If April showers bring May flowers, then holy cow we are going to be living in a florist’s dream. For several days now rain has been pouring down, setting off the plants’ sprouting clocks, drumming against our windows to a beat we’ve been looking forward to all winter, and creating monstrously frizzy hair for us females. But it’s worth giving up a good hair day to watch the lightning show and thunder, counting the seconds between the two as the storm grows closer… then drifts away. Pouring rain turns groggy drizzle, leaving the grass so richly green, it seems to come straight out of a children’s storybook.
It’s so stunningly beautiful, the grass being so vivid and a perfect shade,it should be labeled: “This is Green. This is what Green looks like.” Perhaps it’s the fact for five straight months we looked at nothing but blindingly white snow that makes me so giddy for the green, making me want to whip out my shorts- but instead refrain and watch all the other high schoolers do so and freeze in the process. No, no shorts. I whip out my mixer. I find something light, a snack, something airy and tasty. Something that looks healthy, but probably isn’t after you gobble down your third. I find something green.
I decided to make these for Easter, because one, they were portable. Two, if no one liked them it would be okay, because it wouldn’t be as if a whole meal was being thrown away, and three, they just looked as if they were made for being eaten during Spring. Thankfully, they survived the car trip to my Grandmother’s and everyone loved them, an added bonus and a boost to my day.
We were giving a day without rain- it was sunny, warm enough to wear a dress, wander around the neighborhood acting silly with your 11-year-old cousins. We played lacrosse, baseball, then a little blend of both in the backyard. And ate. And ate.
These tartlets were super easy to make. I was able to find all the ingredients at my nearby Krogers, which was great because usually I have to jump back and forth to Whole Foods as well. The phyllo dough needs to thaw out really well, or it will just rip like tissue paper while unrolling it. I had to learn that the hard way, watching it crumble to pieces before my very eyes. Other than that however, everything is just adding something into a bowl, the only real work is separating the eggs, and even that isn’t too difficult. They end up turning out to be tasty, and green. A very pretty, spring green.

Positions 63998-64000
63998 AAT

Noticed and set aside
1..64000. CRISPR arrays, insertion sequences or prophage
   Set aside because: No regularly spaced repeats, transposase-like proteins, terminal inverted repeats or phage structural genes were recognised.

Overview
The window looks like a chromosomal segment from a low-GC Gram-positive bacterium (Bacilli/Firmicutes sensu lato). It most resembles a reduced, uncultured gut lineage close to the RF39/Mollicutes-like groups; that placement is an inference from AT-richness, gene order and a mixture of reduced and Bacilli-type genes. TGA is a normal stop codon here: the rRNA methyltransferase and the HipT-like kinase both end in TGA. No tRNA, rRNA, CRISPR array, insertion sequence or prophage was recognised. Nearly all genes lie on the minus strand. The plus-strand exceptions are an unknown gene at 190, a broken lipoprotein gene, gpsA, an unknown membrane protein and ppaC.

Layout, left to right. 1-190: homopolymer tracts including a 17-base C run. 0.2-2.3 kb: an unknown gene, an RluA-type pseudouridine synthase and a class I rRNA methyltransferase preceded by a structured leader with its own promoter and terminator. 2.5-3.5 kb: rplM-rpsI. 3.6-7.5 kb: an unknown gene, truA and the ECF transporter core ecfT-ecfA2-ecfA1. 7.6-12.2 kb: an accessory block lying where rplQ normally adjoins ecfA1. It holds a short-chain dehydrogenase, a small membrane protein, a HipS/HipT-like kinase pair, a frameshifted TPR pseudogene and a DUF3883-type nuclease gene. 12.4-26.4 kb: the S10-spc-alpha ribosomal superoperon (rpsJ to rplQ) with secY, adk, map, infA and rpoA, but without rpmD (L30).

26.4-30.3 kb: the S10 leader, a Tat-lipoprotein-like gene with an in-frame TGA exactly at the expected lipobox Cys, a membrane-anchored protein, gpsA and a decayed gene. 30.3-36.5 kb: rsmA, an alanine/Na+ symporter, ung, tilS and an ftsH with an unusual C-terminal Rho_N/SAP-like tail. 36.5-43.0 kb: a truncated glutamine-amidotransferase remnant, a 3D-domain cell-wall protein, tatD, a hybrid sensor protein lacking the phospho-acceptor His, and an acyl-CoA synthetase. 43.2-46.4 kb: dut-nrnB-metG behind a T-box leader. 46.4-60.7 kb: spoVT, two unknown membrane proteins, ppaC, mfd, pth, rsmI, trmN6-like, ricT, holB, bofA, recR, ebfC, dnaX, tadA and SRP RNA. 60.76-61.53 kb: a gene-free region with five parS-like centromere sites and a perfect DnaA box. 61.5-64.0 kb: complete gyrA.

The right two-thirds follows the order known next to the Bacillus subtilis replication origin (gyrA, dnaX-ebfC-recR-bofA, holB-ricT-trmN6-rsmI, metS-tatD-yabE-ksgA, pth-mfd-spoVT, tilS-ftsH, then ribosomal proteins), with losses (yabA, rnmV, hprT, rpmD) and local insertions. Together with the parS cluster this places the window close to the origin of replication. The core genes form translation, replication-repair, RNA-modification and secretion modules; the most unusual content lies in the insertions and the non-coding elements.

Adapted from Susan Stockton of Food Network Magazine.
Spinach and Goat Cheese Tartlets
Makes approx: 20 tartlets
- 4 tablespoons unsalted butter
- 3 sheets frozen phyllo dough, thawed
- 2 tablespoons grated parmesan cheese
- Vegetable oil, for brushing
- 1 large shallot, minced
- 1 clove garlic, minced
- 1 teaspoon all-purpose flour
- 1/4 cup milk
- Pinch of freshly grated nutmeg
- Kosher salt and freshly ground pepper
- 3 1/2 ounces mild goat cheese, softened
- 2 teaspoons finely grated lemon zest
- 1 tablespoon white wine vinegar
- 2 large eggs, separated
- 1 10-ounce box frozen chopped spinach, thawed and squeezed dry
Preheat the oven to 350 degrees. Melt 1 tablespoon butter. Place 1 phyllo sheet on a clean surface (cover the other sheets with a damp towel), brush with melted butter and sprinkle with 1 teaspoon parmesan. Cover with another phyllo sheet, brush with more butter and sprinkle with another teaspoon parmesan. Top with the remaining phyllo sheet and brush with butter. Cut the phyllo stack into 24 squares, about 3 inches each. Brush a 24-cup mini muffin tin with oil, then firmly press a phyllo square, buttered-side down, into each cup. Bake until golden, 10 minutes.
Meanwhile, heat the remaining 3 tablespoons butter in a saucepan over medium heat. Add the shallot and garlic and cook until translucent. Stir in the flour, then add the milk and stir until the mixture is smooth, 1 minute. Add the nutmeg, 1/2 teaspoon salt, and pepper to taste. Stir in the goat cheese, lemon zest and vinegar until the cheese melts. Remove from the heat and mix in the egg yolks, then the spinach.
Beat the egg whites to stiff peaks and fold into the spinach filling. Spoon about 1 tablespoon filling into each phyllo cup and top with the remaining parmesan. Bake until the filling is set, 15 minutes. Cool slightly in the pan; remove and plate